Managing water scarcity in European and Chinese cropping systems

Author: Thomas Brunner, PhD Student at BOKU Vienna and BAW-IKT Petzenkirchen

Prior to starting my ongoing educational journey at BOKU Vienna, I realized that anthropogenic climate change and associated detrimental effects on the environment and our civilization are clearly the most urgent and important challenge of our time. I feel morally obliged to dedicate my life (or at least my working hours) to trying to repay our collective debt.

With the limited understanding of environmental problems I had back then, I figured that all of this could be solved by expanding the capacity of hydroelectric power generation, which is why I enrolled at BOKU for the Environmental Engineering program. Ultimately, I let go of this plan and turned my attention to soil and water conservation instead, specifically the reduction of cultivation-accelerated soil erosion. I felt that this problem, which is as old as agriculture itself, was potentially equally dangerous for human existence as we know it, albeit slightly less urgent. Since soil erosion tends to happen in a clandestine way, going unnoticed for a long time, it can be even more ruinous in the end. Finding that this phenomenon had a smaller political lobby than other (less pressing) environmental problems, I decided to become part of this lobby for soil and water conservation myself.

Figure 1: Erosion plot trial in maize with different treatments (left to right): conventional tillage, cultivator & mulching, tillage & intercropped wheat – ca. 3 weeks after seeding

I joined the SHui project at the end of 2019 and have been mostly occupied with using an erosion model (CASE2) to examine the effects of different best management practices (BMPs) , i.e. their potential to decrease soil loss and increase the water volume available for crop growth. This means parameterizing input data for different sites and BMPs, as well as calibrating and validating the model outputs with measured data. While the effect of these BMPs on an individual field are often well understood and easily quantified, examining these effects on larger (catchment) scales requires developing appropriate scenarios and comparing model outputs, as direct measurements are usually very difficult.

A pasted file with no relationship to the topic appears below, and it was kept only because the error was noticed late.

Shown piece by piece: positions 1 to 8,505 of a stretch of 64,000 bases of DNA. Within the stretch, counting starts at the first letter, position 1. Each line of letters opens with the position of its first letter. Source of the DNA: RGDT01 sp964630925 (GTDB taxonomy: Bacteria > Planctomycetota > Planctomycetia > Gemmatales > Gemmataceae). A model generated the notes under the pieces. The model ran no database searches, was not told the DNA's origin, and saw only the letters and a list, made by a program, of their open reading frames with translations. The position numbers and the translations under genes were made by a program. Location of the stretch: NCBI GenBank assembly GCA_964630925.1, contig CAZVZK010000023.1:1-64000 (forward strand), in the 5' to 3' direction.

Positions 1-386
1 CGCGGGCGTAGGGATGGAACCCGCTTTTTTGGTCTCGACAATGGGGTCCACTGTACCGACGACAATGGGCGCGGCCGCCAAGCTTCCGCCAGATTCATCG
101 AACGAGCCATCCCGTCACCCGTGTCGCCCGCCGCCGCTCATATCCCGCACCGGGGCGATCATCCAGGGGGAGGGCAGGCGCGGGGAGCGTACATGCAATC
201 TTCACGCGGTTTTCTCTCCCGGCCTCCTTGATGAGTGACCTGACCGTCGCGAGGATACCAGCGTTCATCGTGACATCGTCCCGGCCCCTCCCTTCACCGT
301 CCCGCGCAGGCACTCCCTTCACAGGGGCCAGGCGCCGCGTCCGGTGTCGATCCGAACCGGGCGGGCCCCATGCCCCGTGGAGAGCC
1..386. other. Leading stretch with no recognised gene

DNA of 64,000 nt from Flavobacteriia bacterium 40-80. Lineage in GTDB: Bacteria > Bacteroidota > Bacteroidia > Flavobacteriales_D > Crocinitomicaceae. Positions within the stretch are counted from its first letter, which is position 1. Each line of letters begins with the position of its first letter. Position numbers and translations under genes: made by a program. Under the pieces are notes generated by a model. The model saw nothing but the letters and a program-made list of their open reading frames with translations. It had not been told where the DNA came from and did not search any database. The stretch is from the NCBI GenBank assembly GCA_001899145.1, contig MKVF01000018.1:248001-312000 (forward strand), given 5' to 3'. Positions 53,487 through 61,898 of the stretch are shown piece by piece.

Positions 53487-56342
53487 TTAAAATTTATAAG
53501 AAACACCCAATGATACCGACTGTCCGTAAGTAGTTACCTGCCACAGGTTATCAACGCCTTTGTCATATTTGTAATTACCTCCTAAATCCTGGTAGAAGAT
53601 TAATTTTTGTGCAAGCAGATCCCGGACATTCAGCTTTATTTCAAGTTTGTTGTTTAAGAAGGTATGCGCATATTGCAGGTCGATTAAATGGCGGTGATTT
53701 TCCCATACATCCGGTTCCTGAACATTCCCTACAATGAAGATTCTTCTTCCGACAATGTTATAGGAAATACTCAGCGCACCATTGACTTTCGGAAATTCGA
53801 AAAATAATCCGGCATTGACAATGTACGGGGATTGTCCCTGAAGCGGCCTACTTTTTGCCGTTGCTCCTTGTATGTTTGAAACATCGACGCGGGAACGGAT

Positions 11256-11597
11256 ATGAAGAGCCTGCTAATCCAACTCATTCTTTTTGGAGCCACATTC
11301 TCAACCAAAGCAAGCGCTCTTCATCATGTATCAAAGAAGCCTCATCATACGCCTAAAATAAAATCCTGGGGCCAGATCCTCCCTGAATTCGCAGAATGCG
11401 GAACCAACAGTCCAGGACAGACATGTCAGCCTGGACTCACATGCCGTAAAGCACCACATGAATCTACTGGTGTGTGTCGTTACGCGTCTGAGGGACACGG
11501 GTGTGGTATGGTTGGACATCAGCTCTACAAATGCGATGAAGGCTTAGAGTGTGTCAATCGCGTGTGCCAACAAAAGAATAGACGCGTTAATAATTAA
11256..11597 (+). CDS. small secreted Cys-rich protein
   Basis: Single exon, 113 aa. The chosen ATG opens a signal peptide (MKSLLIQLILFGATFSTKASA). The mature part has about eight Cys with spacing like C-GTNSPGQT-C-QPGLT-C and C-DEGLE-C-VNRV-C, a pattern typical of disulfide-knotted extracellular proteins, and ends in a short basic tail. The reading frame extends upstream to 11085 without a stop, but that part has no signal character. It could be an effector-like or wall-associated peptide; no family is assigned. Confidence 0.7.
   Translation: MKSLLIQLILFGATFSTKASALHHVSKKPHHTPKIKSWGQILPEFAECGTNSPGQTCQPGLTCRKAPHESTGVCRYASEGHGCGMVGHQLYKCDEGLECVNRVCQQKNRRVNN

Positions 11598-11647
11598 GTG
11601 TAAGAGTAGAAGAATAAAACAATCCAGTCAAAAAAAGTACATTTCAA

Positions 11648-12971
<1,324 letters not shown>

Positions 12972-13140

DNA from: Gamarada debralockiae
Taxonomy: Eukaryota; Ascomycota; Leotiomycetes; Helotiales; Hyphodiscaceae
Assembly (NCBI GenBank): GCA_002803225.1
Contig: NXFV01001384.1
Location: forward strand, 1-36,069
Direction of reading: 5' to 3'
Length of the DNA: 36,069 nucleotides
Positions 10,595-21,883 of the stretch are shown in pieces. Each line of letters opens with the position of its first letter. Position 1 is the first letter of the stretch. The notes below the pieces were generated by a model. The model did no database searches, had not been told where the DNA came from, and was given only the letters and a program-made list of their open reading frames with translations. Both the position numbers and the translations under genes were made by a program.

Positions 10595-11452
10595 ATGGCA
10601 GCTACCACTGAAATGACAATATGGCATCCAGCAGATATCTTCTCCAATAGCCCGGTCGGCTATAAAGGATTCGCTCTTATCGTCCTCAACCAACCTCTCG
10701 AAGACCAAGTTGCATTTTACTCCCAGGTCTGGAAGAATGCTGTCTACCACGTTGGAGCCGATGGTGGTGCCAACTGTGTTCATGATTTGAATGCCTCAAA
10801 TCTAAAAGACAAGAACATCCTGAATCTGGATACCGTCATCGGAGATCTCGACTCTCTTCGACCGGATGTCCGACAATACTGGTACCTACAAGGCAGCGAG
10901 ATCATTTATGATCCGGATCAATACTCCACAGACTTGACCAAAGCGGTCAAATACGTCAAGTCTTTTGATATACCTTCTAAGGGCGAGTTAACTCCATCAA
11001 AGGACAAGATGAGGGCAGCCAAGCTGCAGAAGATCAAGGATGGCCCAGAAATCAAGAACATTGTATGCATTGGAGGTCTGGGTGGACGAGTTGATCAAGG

Sharing data and ideas within the project provides interesting insights and viewpoints from completely different agricultural systems. For example, while I understand “standard” rainfed cereal and row crop cultivation in Central Europe, I know little about management of irrigated tree crops in the Mediterranean. Of course, there cannot be a single BMP or any collection of them, that act in a “one fits all” fashion to solve all possible management issues. However, synergies in BMPs should be sought such as between soil and water conservation, especially since most of the facts have been known for many years but need some fine-adjustment and implementation.

Figure 2: Soil cover on the plots shown in Figure 1 (same order from left to right); bottom row: classified into living plant, dead plant matter, rocks and bare soil

Apart from that, I assist with research at BAW-IKT Petzenkirchen, which aims to reduce both soil loss and surface runoff at catchment scales. For example, Figure 3 shows fields identified as hot spots for soil erosion within a small catchment. I find it a unique place at the interface between research and process understanding, policy (partly) based in this research, agricultural extension services, individual farmers, landscapes and water bodies themselves. There I also maintain a small erosion plot trial with maize to investigate the effects of mulching and intercropping with wheat. Figure 1 shows the different treatments shortly after sowing. The actual difference in soil cover between these treatments, which is a controlling factor of both splash and runoff erosion and the main parameter we want to increase, can be quantified as shown in Figure 2.This field work nicely complements the many hours I spend in front of a computer.

After finishing my PhD some day, I would not mind to simply continue working in this constellation, as I do not think that the problem of bringing more of the known BMPs into practice will be “solved” any time in the near future, but will instead require constant efforts from the science/policy direction. I am not so much interested in the pure science but very much target-oriented and want to see things implemented as well.

Figure 3: Field-based erosion hot spot (dark red) identification with CASE2 erosion model on small catchment scale